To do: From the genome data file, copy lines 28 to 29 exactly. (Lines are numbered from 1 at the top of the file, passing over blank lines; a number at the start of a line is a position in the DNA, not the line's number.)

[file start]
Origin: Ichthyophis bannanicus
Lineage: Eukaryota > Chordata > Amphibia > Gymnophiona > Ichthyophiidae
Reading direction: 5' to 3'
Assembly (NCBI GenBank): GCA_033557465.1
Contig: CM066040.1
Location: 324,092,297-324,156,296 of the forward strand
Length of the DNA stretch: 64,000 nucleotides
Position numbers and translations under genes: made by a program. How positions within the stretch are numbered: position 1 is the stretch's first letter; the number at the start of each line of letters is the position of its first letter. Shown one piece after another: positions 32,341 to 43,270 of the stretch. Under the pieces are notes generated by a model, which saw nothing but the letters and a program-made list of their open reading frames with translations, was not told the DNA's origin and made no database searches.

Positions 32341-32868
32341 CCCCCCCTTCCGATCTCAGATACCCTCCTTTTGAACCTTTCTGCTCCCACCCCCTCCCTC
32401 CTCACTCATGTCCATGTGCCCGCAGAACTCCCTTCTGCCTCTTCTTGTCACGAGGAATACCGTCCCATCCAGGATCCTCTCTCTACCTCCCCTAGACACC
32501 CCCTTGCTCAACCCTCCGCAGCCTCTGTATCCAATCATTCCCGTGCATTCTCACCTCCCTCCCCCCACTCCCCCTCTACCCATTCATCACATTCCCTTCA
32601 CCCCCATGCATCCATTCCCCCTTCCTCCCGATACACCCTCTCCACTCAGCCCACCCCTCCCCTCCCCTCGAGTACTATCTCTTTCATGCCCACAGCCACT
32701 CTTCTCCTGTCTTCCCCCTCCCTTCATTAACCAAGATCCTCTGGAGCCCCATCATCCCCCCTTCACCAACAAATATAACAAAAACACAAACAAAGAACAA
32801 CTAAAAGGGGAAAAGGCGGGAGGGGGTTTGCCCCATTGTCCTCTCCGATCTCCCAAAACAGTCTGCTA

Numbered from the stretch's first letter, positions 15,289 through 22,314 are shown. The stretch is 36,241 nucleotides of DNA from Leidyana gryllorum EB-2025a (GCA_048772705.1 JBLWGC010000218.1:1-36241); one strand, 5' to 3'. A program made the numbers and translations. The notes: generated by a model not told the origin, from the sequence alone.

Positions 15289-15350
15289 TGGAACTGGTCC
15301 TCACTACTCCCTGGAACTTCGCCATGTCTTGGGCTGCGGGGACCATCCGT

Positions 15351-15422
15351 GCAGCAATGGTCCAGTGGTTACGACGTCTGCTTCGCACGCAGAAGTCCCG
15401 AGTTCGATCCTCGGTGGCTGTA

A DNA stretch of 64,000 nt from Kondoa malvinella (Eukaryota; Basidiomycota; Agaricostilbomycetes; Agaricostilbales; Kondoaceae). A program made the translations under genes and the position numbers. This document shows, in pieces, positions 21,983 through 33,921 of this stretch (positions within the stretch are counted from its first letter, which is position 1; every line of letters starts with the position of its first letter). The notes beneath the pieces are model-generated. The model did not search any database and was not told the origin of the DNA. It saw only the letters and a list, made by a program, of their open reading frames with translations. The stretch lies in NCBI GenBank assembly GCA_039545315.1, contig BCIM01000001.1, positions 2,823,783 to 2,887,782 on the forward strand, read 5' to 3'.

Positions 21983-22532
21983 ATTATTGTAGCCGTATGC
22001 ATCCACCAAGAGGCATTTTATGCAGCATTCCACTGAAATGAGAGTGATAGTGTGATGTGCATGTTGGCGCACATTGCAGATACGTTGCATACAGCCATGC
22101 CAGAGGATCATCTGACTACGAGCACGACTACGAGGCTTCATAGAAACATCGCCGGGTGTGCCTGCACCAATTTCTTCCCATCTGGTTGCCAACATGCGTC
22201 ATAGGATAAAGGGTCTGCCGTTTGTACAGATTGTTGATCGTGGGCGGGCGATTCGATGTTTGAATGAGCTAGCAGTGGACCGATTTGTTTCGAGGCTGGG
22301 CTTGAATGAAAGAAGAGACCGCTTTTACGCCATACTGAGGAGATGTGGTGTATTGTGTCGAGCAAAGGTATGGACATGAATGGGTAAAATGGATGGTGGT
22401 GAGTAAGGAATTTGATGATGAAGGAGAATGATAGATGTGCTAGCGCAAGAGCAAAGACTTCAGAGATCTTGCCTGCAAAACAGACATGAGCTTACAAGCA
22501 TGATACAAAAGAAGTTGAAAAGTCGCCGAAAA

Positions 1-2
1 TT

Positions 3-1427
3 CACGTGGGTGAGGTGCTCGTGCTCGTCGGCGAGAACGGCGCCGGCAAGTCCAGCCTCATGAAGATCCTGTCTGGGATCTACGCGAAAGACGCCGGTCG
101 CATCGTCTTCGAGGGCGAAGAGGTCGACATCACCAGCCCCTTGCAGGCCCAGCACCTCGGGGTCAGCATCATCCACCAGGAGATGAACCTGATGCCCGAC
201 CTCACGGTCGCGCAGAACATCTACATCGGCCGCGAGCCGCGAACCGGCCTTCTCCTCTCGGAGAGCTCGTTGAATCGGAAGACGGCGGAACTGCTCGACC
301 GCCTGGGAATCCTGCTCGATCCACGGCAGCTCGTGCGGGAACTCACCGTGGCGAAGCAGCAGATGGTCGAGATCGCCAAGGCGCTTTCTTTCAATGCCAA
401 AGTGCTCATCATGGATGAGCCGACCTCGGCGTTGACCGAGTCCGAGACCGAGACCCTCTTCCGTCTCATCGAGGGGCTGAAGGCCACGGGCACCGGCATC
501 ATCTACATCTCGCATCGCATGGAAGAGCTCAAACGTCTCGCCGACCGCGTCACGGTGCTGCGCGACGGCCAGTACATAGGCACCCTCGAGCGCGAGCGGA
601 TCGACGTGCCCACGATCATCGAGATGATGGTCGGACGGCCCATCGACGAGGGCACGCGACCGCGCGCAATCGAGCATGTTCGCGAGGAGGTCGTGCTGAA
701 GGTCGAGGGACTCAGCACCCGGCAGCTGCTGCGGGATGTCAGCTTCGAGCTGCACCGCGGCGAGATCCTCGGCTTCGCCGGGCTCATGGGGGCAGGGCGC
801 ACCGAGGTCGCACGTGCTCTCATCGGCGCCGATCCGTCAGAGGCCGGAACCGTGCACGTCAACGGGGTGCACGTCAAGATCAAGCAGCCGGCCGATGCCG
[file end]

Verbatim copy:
22201 ATAGGATAAAGGGTCTGCCGTTTGTACAGATTGTTGATCGTGGGCGGGCGATTCGATGTTTGAATGAGCTAGCAGTGGACCGATTTGTTTCGAGGCTGGG
22301 CTTGAATGAAAGAAGAGACCGCTTTTACGCCATACTGAGGAGATGTGGTGTATTGTGTCGAGCAAAGGTATGGACATGAATGGGTAAAATGGATGGTGGT